Construction Certification Coming

February 3, 2003
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WYOMING — At D&D Building, professional certification is important.

Just a few months ago, D&D earned the Constructor Certification Company of the Year Award from the American Institute of Constructors (AIC).

At the time, the Wyoming-based builder had five members gain Certified Professional Constructor (CPC) status from the AIC Constructor Certification Committee. Also at that time, D&D led the state with five CPCs on board and was the only contractor in Michigan to have that many.

But since D&D won the award in October, two members that held CPCs have moved on. Still, Vice President Scott Gibson, Director of Construction Operations Kurt Kemme and Director of Retail Construction Steve Sikma remain, and that trio more than likely makes D&D the local firm with the most CPCs.

“Constructors really don’t have a professional organization where they can be certified like, say, an engineer or a CPA. It is a 16-week course and you have to have so many years of practical experience in the construction industry — I think it’s 10 — before you can apply,” said Gibson.

By the way, a CPC formally recognizes the education and experience that a contractor has attained throughout a career. It also means he or she has passed a rigorous exam, one that reveals a builder’s strengths and weaknesses.

The test lasts a whole day. The morning session is a multiple-choice exam that takes from four to five hours to complete. In the afternoon, a hypothetical project is presented and offers questions on blueprints, insurance coverage and contracts.

“That tests your level of knowledge as it pertains to construction,” said Gibson.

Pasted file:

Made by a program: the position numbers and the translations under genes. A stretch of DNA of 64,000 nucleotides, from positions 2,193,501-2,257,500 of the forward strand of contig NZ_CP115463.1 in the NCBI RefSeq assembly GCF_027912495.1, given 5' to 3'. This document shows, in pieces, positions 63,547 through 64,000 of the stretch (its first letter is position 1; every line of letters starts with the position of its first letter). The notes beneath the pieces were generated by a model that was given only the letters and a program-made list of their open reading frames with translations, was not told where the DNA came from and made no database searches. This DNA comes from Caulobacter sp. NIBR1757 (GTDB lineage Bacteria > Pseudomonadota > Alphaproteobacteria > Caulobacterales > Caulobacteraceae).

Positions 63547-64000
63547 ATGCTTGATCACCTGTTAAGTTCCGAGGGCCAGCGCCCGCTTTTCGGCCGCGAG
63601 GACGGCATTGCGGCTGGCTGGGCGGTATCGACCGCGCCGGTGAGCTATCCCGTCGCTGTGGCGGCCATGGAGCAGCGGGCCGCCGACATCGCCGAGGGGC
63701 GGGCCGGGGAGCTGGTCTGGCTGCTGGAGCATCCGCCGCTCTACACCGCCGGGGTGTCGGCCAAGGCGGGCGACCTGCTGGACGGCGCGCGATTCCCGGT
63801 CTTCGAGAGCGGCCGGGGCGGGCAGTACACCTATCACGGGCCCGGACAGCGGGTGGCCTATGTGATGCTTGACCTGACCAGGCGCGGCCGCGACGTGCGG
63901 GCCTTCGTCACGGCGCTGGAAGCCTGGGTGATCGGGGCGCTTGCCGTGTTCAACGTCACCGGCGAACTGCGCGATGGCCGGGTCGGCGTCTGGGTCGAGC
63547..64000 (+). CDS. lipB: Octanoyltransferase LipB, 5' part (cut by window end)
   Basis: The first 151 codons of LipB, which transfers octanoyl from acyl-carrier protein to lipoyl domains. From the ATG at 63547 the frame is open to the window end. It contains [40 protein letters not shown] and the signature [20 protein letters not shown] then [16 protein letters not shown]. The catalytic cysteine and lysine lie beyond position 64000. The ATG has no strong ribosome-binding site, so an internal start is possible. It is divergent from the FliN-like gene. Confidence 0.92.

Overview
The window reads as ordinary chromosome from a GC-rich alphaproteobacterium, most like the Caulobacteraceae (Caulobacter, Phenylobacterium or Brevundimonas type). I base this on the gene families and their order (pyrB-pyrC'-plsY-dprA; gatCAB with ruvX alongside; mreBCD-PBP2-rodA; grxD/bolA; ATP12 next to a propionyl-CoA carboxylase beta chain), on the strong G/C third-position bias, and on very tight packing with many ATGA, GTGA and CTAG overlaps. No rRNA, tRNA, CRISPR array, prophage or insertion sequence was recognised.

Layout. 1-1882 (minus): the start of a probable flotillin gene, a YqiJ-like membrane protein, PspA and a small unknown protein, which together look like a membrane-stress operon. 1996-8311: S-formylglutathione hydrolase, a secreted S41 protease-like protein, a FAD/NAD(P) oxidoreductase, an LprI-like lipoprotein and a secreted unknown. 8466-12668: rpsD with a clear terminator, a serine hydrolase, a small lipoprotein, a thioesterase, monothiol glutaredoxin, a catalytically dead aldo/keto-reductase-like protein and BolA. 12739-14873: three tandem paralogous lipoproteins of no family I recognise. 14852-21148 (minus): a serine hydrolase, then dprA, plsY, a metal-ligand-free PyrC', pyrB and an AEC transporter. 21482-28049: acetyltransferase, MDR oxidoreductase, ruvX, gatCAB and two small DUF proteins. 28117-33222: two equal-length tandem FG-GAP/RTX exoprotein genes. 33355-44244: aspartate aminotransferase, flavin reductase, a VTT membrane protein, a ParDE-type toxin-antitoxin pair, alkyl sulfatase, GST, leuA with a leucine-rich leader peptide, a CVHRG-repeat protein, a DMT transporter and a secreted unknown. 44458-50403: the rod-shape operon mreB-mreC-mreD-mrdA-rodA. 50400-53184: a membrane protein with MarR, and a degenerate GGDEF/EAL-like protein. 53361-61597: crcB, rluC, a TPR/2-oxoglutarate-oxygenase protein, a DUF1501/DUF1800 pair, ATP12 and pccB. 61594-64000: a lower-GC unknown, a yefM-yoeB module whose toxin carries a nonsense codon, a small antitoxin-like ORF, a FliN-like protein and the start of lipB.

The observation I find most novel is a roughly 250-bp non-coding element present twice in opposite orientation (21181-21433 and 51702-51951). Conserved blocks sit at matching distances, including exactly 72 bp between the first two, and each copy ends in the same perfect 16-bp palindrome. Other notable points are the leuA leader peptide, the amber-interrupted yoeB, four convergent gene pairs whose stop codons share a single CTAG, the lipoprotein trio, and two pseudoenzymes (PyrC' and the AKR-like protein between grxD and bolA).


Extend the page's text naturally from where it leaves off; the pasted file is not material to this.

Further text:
The AIC offers two professional designations: Associate Constructor (AC) and the CPC. College graduates from programs such as those offered at Ferris State and Michigan State universities can take the AC certification exam. But they’ll have to spend about a decade in the field gaining experience in various segments of the industry before they can tackle the CPC.

“If someone was hired as an accountant and just did accounting, that wouldn’t give them enough in their documentation when they applied for the exam. You have to have so much time in project management, pre-construction services and contracts,” said Gibson.

“They look to see that someone has covered the whole spectrum of construction.”

The institute has been certifying contractors since 1971. But in 1994, AIC created a special group called the Constructor Certification Commission and gave it the responsibility to set the standards and run the program. Non-AIC members can also be certified.

Most industry organizations recognize and support the program. Just a few that do include the American Council for Construction Education, the Associated Builders and Contractors, the American Society of Professional Estimators and the Associated General Contractors of America.

Gibson told the Business Journal that D&D has been marketing its CPCs to potential clients, and that the certification is something that is relatively new to the West Michigan market but already big in the metro Detroit area. He said the automakers now expect a firm to have CPCs on staff if it wants to manage one of their building projects.

“So you’re seeing some of the larger corporations starting to require it. It hasn’t hit West Michigan as much as it has in some of the larger cities around the nation,” he said.

But Gibson feels that more clients will make the certification a mandatory part of a bid application here in the not-too-distant future.

“I think so. And I think that as more and more people graduate from universities with professional construction management degrees, in time they’re going to go for their CPC. We’re going to see that happen more and more for project management level and above,” he said. “In a construction firm, you’re going to see people being required to be certified.”

Besides gaining the CPCs, D&D also picked up two awards of excellence from the West Michigan Chapter of the Associated Builders and Contractors last year.

One was for the $2.1 million renovation of Catholic Social Services, a design-build type project on Jefferson Avenue. The other was for institutional construction, as D&D built the $1.3 million Grandville Arts Academy. Both buildings are in downtown Grand Rapids.

All in all, despite a weakened economy, Gibson said 2002 was a good year for D&D.

“Yes, it was,” he said. “The total size of the projects was down. We just did more projects, smaller projects.”           

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